I\’m in my apartment wearing jeans and a sweater with my hood over my head and ears. It\’s 10:40 am. This morning was leg day. Thalo, our building manager, is just outside the window sweeping the roof of a carport, gathering the first of many piles of leaves.

I was in Spokane and Boise last week. It was a long way. I listened to Matthew Crawford\’s book Why We Drive. It sat very well with me. I think he\’s on the right track. 

I met an army friend in Boise. We haven\’t seen each other since Ft. Hood in early 2015 He said I haven\’t changed much, which was shocking at first. He hasn\’t changed much either. We\’ve both matured. We acknowledged that much.

I rode straight home from Boise which is a long way on my bike. I hit heavy rain on I-90 as I made it into the Cascades. There were four lanes. I was way on the right lane, going 55-60 mph being passed by semi-trucks, closely watching the tires of the vehicle was in front of me for signs of deep water, straining to see through a fogged and mist-and-rain-beaded visor. I haven\’t hydroplaned on a motorcycle yet, and I didn\’t want to learn firsthand, yet.

I had to embody truth to give myself the best shot at survival: Relax and focus. Pay attention. See the whole picture at once. 

A motorcycle is a gyroscope and therefore is pretty good at keeping itself stable and upright. I needed to fight my body\’s tendency to become tense—loose grip, low elbows, deep breaths (slow so that I minimize fogging my helmet). If I were to hydroplane, I would relax and slowly-and-deliberately ease off the throttle—not panic. —If that\’s not meditation, I\’m not sure what is.

When I came home I poured water out of my boots. My hiking boots were water-proof at some point. But they aren\’t anymore. Caitlin came downstairs to help me unload my bags and locked us out because she forgot to bring the keys. I had to ride up another 15 minutes, one way, to The Barking Dog, to borrow Dani\’s keys. I love riding, but by then I was past the point of diminishing returns.

Thinking about meditation, I am becoming suspicious of mindfulness meditation. I can hear the words as if they were coming from the mouth of a horny college senior frat guy: do not worry; it is what it is; let it happen; it\’s only passing waves.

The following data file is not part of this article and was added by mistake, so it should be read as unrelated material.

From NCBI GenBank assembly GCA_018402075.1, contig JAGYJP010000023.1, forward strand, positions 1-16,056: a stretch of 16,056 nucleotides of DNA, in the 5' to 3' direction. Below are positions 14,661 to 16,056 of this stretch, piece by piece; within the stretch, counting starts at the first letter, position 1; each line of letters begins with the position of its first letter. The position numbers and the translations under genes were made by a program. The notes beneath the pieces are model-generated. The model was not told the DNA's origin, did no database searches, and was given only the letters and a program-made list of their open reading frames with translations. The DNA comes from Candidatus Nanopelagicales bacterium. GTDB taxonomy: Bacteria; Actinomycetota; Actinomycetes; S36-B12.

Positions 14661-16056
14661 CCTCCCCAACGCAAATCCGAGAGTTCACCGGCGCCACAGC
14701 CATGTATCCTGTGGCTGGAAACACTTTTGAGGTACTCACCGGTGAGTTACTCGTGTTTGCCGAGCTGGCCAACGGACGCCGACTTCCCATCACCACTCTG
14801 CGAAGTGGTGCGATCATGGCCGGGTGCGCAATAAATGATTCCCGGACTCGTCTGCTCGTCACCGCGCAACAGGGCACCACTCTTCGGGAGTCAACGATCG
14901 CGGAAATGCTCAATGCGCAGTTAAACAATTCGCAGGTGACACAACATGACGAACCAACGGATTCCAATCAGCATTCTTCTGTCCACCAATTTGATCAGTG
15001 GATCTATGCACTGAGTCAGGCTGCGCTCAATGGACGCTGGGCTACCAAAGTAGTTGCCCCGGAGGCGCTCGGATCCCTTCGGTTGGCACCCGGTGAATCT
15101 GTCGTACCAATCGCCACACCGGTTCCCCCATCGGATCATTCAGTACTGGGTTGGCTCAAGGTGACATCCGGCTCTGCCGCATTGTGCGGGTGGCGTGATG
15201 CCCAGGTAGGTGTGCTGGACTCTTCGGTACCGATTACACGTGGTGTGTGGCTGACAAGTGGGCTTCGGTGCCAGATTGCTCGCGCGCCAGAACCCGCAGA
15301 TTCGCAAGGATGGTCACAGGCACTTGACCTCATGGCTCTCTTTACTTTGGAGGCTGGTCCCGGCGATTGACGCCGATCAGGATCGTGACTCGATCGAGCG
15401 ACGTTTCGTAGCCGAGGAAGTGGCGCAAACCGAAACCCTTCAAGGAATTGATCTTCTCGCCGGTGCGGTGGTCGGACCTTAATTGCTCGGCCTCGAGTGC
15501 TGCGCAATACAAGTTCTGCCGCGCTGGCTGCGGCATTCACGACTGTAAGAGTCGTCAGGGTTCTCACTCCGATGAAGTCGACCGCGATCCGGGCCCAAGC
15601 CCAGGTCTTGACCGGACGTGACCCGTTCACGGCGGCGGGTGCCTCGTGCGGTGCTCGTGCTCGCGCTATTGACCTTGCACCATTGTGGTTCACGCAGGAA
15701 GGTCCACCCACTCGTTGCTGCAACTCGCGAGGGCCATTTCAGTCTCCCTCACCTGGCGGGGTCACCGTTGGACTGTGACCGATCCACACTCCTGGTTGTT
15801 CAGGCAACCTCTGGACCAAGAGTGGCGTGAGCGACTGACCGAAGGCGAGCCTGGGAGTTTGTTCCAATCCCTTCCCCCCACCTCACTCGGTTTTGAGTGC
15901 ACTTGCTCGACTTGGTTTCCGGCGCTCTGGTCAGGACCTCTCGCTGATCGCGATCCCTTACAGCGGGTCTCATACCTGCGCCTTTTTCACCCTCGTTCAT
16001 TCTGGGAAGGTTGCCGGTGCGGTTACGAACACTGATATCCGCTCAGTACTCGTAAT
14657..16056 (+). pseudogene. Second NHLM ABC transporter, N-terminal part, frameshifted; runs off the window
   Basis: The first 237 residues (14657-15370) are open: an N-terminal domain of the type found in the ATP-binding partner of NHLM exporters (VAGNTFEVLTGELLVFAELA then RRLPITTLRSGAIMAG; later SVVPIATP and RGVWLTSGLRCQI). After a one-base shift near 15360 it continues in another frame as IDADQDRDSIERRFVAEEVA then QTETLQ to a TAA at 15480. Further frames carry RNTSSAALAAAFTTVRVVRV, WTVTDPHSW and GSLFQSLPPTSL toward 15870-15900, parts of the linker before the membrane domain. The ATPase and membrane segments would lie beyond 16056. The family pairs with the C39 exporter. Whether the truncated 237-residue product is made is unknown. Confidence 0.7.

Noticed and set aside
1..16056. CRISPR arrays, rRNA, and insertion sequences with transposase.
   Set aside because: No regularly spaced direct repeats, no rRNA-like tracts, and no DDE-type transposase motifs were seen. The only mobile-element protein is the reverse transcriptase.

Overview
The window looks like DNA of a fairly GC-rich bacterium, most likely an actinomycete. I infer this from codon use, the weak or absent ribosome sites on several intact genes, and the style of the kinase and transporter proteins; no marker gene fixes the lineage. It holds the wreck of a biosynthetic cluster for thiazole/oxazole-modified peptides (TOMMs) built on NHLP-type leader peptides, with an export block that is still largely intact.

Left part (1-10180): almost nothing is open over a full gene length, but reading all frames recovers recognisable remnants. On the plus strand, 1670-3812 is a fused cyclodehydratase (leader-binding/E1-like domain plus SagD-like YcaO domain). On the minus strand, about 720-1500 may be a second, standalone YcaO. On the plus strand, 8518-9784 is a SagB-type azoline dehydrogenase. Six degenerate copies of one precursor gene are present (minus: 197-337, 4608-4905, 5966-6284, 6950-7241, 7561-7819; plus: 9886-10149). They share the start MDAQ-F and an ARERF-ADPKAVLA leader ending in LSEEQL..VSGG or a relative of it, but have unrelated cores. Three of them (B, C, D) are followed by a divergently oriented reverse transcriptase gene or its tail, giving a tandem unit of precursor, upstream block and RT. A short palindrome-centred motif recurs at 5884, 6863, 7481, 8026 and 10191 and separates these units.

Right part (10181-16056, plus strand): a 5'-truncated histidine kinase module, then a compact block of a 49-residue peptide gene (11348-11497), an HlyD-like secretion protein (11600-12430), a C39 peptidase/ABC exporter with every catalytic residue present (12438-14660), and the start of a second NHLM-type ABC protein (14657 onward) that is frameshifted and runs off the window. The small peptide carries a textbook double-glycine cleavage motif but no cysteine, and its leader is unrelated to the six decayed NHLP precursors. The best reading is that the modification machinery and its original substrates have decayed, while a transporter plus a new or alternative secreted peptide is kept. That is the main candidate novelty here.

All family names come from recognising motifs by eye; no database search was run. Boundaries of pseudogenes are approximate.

I\’ve spent a good portion of this morning wishing I could be productive. But I lack a definition of success and therefore cannot achieve productivity.

Actually, I think I told my therapist that I think success for me would be owning five motorcycles, owning my own house and working for myself. That\’s a shallow definition. But it\’s a starting point. 

I am fully aware that I am making no progress. I don\’t even know where to begin. 

The word rest has becoming more meaningful. I\’m reading Practical Programming for Strength Training. They offered some very general advice: when the body undergoes stress, it adapts to the stress and supersedes it; this is called supercompensation. When we adapt to a stressor, if it doesn\’t kill us, and we have enough rest and food, we can survive even greater stress.

I wonder how broadly I can apply this idea to my life. How many situations can I approach like this?

Adaptation transforms an organism. Adaptations are not always good. 

I\’ve had difficulty resting this weekend. The past two nights I have woken up several times a night, panting, as if startled. 

The night I came home from my ride I couldn\’t fall asleep because I kept seeing the road in front of me. —I\’m not the quickest at adapting.

I wonder what would happen if benevolent aliens came to Earth and gave us technology that would rid us of scarcity. I would like to think that most CEOs would be miserable. 

Much of human life is overcoming material scarcity.